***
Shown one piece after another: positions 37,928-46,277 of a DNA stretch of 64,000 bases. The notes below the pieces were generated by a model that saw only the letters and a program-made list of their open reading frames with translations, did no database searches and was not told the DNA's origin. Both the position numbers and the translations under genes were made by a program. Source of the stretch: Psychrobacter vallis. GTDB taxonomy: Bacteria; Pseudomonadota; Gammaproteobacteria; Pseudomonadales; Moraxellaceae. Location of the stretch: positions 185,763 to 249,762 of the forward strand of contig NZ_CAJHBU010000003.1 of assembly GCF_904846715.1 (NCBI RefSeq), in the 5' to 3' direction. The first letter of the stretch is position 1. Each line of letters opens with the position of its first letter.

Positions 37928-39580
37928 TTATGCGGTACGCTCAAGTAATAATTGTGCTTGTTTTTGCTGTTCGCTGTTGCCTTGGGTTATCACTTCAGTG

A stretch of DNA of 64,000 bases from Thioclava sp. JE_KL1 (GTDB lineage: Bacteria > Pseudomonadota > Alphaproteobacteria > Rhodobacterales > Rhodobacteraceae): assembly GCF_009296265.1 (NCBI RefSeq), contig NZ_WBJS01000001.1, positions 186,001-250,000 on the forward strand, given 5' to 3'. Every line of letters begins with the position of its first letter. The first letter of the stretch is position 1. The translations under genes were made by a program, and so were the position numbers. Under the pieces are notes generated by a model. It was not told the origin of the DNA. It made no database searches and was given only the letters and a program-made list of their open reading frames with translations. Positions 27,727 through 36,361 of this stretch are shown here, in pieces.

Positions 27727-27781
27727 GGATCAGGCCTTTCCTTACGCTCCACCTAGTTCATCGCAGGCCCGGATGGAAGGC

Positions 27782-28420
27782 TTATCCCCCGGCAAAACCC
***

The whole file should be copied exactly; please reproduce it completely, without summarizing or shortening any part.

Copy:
Shown one piece after another: positions 37,928-46,277 of a DNA stretch of 64,000 bases. The notes below the pieces were generated by a model that saw only the letters and a program-made list of their open reading frames with translations, did no database searches and was not told the DNA's origin. Both the position numbers and the translations under genes were made by a program. Source of the stretch: Psychrobacter vallis. GTDB taxonomy: Bacteria; Pseudomonadota; Gammaproteobacteria; Pseudomonadales; Moraxellaceae. Location of the stretch: positions 185,763 to 249,762 of the forward strand of contig NZ_CAJHBU010000003.1 of assembly GCF_904846715.1 (NCBI RefSeq), in the 5' to 3' direction. The first letter of the stretch is position 1. Each line of letters opens with the position of its first letter.

Positions 37928-39580
37928 TTATGCGGTACGCTCAAGTAATAATTGTGCTTGTTTTTGCTGTTCGCTGTTGCCTTGGGTTATCACTTCAGTG

A stretch of DNA of 64,000 bases from Thioclava sp. JE_KL1 (GTDB lineage: Bacteria > Pseudomonadota > Alphaproteobacteria > Rhodobacterales > Rhodobacteraceae): assembly GCF_009296265.1 (NCBI RefSeq), contig NZ_WBJS01000001.1, positions 186,001-250,000 on the forward strand, given 5' to 3'. Every line of letters begins with the position of its first letter. The first letter of the stretch is position 1. The translations under genes were made by a program, and so were the position numbers. Under the pieces are notes generated by a model. It was not told the origin of the DNA. It made no database searches and was given only the letters and a program-made list of their open reading frames with translations. Positions 27,727 through 36,361 of this stretch are shown here, in pieces.

Positions 27727-27781
27727 GGATCAGGCCTTTCCTTACGCTCCACCTAGTTCATCGCAGGCCCGGATGGAAGGC

Positions 27782-28420
27782 TTATCCCCCGGCAAAACCC